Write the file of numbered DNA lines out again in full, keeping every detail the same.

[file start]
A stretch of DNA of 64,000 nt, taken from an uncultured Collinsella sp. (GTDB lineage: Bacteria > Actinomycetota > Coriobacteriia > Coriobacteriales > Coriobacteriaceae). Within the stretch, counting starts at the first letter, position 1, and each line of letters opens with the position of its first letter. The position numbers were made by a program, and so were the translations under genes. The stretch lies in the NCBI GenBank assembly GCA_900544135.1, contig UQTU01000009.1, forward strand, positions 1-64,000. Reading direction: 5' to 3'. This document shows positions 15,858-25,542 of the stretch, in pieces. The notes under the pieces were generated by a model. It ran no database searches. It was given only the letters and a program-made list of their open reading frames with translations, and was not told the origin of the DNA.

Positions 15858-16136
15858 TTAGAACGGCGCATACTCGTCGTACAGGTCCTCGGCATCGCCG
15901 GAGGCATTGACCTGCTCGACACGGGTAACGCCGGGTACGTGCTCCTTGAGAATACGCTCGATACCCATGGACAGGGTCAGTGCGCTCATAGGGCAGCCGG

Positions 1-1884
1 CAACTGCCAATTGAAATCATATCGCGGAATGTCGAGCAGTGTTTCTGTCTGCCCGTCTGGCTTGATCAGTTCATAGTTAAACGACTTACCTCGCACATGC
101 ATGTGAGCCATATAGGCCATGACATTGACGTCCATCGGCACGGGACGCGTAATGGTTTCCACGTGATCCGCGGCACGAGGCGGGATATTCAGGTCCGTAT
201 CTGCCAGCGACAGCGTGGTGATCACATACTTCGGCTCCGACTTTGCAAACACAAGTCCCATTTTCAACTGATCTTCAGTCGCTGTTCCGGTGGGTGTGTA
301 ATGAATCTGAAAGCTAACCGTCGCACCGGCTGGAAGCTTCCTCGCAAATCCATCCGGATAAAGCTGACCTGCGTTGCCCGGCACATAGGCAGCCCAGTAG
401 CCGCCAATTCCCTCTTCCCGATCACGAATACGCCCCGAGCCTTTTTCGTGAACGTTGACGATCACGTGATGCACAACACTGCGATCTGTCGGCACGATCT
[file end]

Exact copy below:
A stretch of DNA of 64,000 nt, taken from an uncultured Collinsella sp. (GTDB lineage: Bacteria > Actinomycetota > Coriobacteriia > Coriobacteriales > Coriobacteriaceae). Within the stretch, counting starts at the first letter, position 1, and each line of letters opens with the position of its first letter. The position numbers were made by a program, and so were the translations under genes. The stretch lies in the NCBI GenBank assembly GCA_900544135.1, contig UQTU01000009.1, forward strand, positions 1-64,000. Reading direction: 5' to 3'. This document shows positions 15,858-25,542 of the stretch, in pieces. The notes under the pieces were generated by a model. It ran no database searches. It was given only the letters and a program-made list of their open reading frames with translations, and was not told the origin of the DNA.

Positions 15858-16136
15858 TTAGAACGGCGCATACTCGTCGTACAGGTCCTCGGCATCGCCG
15901 GAGGCATTGACCTGCTCGACACGGGTAACGCCGGGTACGTGCTCCTTGAGAATACGCTCGATACCCATGGACAGGGTCAGTGCGCTCATAGGGCAGCCGG

Positions 1-1884
1 CAACTGCCAATTGAAATCATATCGCGGAATGTCGAGCAGTGTTTCTGTCTGCCCGTCTGGCTTGATCAGTTCATAGTTAAACGACTTACCTCGCACATGC
101 ATGTGAGCCATATAGGCCATGACATTGACGTCCATCGGCACGGGACGCGTAATGGTTTCCACGTGATCCGCGGCACGAGGCGGGATATTCAGGTCCGTAT
201 CTGCCAGCGACAGCGTGGTGATCACATACTTCGGCTCCGACTTTGCAAACACAAGTCCCATTTTCAACTGATCTTCAGTCGCTGTTCCGGTGGGTGTGTA
301 ATGAATCTGAAAGCTAACCGTCGCACCGGCTGGAAGCTTCCTCGCAAATCCATCCGGATAAAGCTGACCTGCGTTGCCCGGCACATAGGCAGCCCAGTAG
401 CCGCCAATTCCCTCTTCCCGATCACGAATACGCCCCGAGCCTTTTTCGTGAACGTTGACGATCACGTGATGCACAACACTGCGATCTGTCGGCACGATCT